On November 1, 2017, I was honored to take part in a landmark event. For the first time in history, a leader of Egypt, President Abdel Fattah el-Sisi, met with American evangelical leaders. We met for nearly three hours at the Presidential Palace in Cairo. Our delegation wanted President el-Sisi and the Egyptian people to know that American evangelicals pray that Egypt would be prosperous and at peace. President el-Sisi warmly expressed his gratitude for our visit.
Other members of our delegation included Christian author Joel Rosenberg (who organized the trip), former Congresswoman Michele Bachmann, Tony Perkins of the Family Research Council, and religious freedom advocate Johnnie Moore. Every member of this diverse group praised President el-Sisi for his wise and courageous handling of the crisis in Egypt during the anti-government protests of June 2013, leading to the overthrow of Islamist leader Mohamed Morsi.
"I was grateful for the opportunity to meet President el-Sisi personally and shake his hand."
I was grateful for the opportunity to meet President el-Sisi personally and shake his hand. With tears in my eyes, I told him how my wife and I had watched him on television from our home in Atlanta, Georgia, when he visited the Coptic Cathedral in Cairo on Christmas Eve 2015. I thanked him for his promise to rebuild Christian churches that had been destroyed in recent years.
Michele Bachmann later said, "As evangelicals in the U.S., we came to support and thank President Abdel Fattah el-Sisi for his unprecedented evenhandedness toward Christians and other minorities in Egypt."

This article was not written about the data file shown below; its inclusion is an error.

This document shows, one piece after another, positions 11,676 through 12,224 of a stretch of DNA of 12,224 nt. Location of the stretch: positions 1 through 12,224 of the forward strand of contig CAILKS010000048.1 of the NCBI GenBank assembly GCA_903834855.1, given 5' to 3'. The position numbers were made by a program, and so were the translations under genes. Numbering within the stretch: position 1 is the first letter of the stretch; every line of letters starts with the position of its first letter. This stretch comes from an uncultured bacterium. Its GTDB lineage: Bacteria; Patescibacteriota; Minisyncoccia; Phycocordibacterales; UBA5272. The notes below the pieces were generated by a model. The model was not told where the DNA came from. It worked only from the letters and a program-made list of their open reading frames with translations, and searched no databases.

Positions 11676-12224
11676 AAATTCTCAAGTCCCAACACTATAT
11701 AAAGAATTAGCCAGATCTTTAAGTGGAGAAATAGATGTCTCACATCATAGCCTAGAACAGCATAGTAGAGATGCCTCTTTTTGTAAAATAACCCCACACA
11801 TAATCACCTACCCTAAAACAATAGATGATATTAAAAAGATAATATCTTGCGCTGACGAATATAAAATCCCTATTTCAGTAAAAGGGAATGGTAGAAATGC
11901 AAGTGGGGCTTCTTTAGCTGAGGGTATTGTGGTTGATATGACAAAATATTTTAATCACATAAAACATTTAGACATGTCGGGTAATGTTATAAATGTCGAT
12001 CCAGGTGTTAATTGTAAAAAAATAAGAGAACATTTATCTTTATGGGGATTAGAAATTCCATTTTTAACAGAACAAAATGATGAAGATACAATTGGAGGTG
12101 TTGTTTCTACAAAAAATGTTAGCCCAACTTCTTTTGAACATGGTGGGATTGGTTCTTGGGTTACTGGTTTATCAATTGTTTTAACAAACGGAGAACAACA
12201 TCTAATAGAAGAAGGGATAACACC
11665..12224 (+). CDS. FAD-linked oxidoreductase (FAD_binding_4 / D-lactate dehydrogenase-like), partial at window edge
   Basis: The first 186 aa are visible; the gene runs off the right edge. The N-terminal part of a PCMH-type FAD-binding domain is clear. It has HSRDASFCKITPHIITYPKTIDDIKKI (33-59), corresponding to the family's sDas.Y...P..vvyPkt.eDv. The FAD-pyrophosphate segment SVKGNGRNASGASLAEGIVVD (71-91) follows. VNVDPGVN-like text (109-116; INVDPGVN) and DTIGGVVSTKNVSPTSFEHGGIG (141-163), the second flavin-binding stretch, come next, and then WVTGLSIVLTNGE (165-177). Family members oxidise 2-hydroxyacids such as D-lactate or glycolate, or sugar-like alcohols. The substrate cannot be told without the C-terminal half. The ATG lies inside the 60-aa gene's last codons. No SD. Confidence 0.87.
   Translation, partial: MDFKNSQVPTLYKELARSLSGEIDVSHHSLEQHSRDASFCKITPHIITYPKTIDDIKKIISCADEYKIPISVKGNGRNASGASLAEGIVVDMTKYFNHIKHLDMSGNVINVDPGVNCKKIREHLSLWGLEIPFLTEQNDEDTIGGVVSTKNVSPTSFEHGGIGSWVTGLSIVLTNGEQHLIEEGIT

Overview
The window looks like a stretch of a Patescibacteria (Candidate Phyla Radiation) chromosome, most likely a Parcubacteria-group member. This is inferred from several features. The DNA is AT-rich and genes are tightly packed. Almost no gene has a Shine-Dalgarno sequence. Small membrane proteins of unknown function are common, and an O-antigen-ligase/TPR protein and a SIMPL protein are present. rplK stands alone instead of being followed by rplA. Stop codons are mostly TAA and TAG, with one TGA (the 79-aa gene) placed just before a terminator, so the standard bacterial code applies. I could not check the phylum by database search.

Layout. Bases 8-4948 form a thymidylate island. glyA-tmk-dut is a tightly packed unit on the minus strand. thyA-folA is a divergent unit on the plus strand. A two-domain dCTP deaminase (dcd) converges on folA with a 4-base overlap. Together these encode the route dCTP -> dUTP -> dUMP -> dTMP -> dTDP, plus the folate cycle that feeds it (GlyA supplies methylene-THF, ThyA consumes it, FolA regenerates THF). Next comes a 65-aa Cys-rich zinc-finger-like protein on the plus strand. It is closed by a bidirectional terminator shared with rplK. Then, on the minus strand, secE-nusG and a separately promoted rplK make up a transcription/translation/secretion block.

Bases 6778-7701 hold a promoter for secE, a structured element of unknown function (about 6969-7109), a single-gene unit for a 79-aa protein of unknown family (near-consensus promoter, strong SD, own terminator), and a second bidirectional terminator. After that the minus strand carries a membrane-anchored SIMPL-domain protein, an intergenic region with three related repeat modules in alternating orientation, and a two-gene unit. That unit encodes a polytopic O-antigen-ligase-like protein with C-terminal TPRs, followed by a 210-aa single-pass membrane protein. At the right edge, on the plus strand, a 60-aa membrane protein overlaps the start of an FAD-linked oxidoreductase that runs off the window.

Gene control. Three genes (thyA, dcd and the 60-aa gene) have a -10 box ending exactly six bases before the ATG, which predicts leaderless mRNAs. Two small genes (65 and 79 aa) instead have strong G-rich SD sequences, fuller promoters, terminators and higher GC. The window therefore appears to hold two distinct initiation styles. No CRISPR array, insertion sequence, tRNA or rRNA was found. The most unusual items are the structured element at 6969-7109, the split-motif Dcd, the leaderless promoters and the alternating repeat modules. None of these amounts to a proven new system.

The year-long rule of Mohamed Morsi and the Muslim Brotherhood, from June 30, 2012 to July 3, 2013, brought Egypt to its knees, both economically and socially.
Those twelve terrible months united Egyptian Muslims and Egyptian Christians in an historic nationwide protest that brought more than 30 million people into the streets of all twenty-seven Egyptian provinces. The BBC said it was the largest assemblage of protesters in history.
That protest prompted the Egyptian army (which most Egyptians view as the guardian of the people) to step in and bring stability to the nation. The ouster of Morsi was followed by twelve months of de facto military rule. During that time, Adly Mansour, Chief Justice of the Supreme Constitutional Court of Egypt, was appointed Acting President.
In 2014, then-Field Marshal el-Sisi ran for president and won the office, receiving more than 22 million votes (roughly double the number of votes President Morsi of the Muslim Brotherhood received in 2012). Egyptian Muslims and Christians alike speak glowingly and proudly of their current president.
Near the end of our time together, I told President el-Sisi that I believed he was God's gift, not only to Egypt and the region, but to the world. I assured him that every peace-loving Christian was praying that God would protect and bless President el-Sisi, and give wisdom to him and everyone in leadership throughout Egypt.
I hope you'll join me in fulfilling that promise, in praying for the Egyptian president, the Egyptian people, and the Egyptian nation during this unprecedented time of both crisis and opportunity in the Middle East. God bless you as you pray for the peace of Israel and the peace of Egypt, and that the name of Jesus would be glorified throughout the world.
Grace and peace,
Michael Youssef, Ph.D.